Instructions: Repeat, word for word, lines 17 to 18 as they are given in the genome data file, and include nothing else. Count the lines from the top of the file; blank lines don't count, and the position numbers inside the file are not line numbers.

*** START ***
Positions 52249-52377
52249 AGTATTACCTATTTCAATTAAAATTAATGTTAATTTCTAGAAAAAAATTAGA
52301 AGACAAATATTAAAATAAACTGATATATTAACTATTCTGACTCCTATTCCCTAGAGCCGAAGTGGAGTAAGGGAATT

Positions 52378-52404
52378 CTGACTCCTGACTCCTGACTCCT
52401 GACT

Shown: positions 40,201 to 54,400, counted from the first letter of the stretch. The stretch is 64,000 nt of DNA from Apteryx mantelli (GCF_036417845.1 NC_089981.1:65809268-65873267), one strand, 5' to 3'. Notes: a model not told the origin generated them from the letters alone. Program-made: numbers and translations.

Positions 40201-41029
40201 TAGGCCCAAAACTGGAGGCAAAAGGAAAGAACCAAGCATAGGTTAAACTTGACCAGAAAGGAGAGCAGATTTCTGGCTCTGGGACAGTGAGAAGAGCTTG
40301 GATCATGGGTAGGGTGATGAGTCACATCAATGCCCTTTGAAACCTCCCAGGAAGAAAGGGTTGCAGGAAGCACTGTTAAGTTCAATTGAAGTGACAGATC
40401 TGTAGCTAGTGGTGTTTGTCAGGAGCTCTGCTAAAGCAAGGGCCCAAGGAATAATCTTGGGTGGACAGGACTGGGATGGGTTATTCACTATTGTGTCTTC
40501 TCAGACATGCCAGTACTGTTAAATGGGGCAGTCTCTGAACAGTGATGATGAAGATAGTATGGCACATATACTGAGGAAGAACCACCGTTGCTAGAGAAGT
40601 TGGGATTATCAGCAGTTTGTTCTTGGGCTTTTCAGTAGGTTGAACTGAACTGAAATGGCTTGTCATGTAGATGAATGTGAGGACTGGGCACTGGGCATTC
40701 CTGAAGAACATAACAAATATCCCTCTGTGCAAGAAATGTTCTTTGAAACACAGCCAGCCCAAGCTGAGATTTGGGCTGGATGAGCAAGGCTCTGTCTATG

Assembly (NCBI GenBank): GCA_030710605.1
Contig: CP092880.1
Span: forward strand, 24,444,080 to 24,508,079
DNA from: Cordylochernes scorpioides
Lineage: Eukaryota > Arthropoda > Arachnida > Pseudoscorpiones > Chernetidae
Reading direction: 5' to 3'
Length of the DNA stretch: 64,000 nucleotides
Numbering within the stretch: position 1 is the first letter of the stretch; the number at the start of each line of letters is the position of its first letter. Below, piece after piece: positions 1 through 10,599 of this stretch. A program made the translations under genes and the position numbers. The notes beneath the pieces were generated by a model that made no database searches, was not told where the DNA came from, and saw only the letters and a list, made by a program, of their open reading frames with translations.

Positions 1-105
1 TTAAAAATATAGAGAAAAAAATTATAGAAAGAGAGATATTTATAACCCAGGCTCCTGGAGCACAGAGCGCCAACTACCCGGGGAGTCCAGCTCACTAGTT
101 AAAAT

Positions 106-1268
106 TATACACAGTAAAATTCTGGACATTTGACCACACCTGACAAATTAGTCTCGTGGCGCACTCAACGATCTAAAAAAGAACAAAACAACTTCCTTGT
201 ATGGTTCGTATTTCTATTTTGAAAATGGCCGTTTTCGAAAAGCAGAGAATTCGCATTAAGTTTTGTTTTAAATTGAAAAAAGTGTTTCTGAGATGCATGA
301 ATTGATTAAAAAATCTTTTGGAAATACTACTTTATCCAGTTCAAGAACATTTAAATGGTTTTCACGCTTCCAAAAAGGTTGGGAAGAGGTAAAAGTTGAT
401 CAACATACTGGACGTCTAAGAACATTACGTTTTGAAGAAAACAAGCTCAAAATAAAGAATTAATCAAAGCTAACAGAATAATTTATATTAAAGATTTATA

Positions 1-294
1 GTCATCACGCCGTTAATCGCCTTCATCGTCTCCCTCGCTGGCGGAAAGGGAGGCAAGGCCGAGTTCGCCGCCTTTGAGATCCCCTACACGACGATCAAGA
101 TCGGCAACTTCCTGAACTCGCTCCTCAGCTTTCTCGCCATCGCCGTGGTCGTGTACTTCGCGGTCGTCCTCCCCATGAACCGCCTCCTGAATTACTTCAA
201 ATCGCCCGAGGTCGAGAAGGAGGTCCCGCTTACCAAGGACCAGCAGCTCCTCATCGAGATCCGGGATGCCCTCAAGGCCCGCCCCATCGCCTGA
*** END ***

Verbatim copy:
Span: forward strand, 24,444,080 to 24,508,079
DNA from: Cordylochernes scorpioides